Kris Radlinski on the highs, lows and challenges of Wigan Warriors' 2020 season

When Kris Radlinski predicted in January that Wigan were set for a memorable season, he couldn’t have envisaged how prophetic those words would turn out to be.
Kris Radlinski with the Wigan badge which was released this yearKris Radlinski with the Wigan badge which was released this year
Kris Radlinski with the Wigan badge which was released this year

It turned out to be both the shortest – in terms of matches played – and longest, starting in January and finishing in November.

And at the end, the craziest campaign had the craziest ending, as they lost a Grand Final with the last play of the season.

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Three weeks on, in a near-empty Robin Park, Radlinski was able to reflect on a snaking campaign which, as executive director, has challenged him and the club like no other.

“You’ve got to win with dignity and lose with humility, and everyone understands we took part in an epic, didn’t we?” he says, referencing the dramatic 8-4 loss to St Helens at a deserted KCOM Stadium in Hull.

“The bigger picture is we want a new TV deal and that game was as good as our product gets – if we don’t get a TV deal off the back of that, we’re in trouble.

“As a player, yes, you should be hurt from that – they have short careers and it’s a chance of a trophy taken away. They should be disappointed from a career record point of view.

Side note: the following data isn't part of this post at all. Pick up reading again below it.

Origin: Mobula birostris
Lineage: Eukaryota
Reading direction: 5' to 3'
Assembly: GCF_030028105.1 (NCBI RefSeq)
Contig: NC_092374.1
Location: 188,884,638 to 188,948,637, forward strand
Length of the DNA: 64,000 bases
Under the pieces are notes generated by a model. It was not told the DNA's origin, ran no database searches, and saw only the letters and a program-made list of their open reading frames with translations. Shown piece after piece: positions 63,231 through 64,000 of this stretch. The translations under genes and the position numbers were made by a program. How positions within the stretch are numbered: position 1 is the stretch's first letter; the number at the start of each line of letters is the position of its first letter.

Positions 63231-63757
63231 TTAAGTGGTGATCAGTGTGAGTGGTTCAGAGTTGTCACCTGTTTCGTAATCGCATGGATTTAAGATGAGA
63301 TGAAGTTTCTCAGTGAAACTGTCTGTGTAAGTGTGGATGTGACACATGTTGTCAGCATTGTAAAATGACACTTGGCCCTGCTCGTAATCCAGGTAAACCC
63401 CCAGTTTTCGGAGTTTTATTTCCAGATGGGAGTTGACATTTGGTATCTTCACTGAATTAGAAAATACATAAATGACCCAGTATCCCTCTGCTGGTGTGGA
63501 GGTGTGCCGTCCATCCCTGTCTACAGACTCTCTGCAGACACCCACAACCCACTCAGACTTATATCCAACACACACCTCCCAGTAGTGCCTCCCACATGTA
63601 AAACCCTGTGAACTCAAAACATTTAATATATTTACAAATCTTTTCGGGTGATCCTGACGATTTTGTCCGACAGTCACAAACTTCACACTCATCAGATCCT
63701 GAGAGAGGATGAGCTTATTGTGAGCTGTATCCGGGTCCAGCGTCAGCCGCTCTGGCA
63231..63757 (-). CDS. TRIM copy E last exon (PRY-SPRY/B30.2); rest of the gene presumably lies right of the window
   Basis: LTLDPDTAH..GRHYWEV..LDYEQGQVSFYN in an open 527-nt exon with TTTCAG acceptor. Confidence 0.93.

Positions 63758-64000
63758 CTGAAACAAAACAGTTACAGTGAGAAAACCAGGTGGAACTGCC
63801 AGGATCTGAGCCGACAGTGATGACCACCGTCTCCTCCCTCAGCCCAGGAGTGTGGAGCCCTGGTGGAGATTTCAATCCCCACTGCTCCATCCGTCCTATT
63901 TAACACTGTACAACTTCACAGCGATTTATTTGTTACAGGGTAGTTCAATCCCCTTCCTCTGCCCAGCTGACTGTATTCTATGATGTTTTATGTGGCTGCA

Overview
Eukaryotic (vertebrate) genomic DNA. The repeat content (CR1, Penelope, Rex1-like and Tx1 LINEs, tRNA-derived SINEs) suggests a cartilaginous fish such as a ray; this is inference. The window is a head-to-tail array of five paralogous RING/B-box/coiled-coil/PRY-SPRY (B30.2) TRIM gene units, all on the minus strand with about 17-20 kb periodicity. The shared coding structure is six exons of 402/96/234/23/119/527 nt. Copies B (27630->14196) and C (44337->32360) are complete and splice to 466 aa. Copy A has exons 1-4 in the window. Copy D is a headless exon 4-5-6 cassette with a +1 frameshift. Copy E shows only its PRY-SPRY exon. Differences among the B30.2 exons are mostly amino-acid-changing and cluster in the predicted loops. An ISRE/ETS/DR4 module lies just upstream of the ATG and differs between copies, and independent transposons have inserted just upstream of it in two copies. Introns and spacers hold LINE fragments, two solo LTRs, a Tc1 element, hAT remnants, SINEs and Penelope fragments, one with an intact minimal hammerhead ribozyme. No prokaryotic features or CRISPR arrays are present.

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“But it’s hard to get too down in the changing room afterwards when the captain is content, we had players going the extra mile, Oli Gildart had a broken thumb, Budgie (Joe Burgess) had a dent in his face where he’s broken his cheekbone...

“We’d just taken part in something wonderful, and our chairman (Ian Lenagan) phoned me afterwards and said, ‘Make sure they’re happy’, he thought it was one of the greatest games he’d ever seen.”

Wigan didn’t finish the season empty-handed, having secured the League Leaders’ Shield in the middle of November during a period when they exerted their dominance, flexed their muscles and played with style.

Liam Farrell and Sam Powell, already high-calibre operators, found another level while Bevan French frequently sprinkled his stardust on proceedings – even if he did miss out on the Man of Steel to Castleford hooker Paul McShane.

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The Covid-19 pandemic froze the season in March and forced players to train on their own until they were able to return to some sort of normality in the summer. Even then, the hope of fans returning to venues didn’t materialise, and clubs and officials were presented with a raft of challenges as the virus began making its impact on squads.

Toronto dropped out of the league, the campaign was trimmed, fixtures were rearranged and the format to decide the champions was changed twice.

And before that, clubs – worrying about their survival – had to negotiate pay-cuts with their squads.

“When you think back to before it all, nobody had heard of ‘furlough’,” said Radlinski.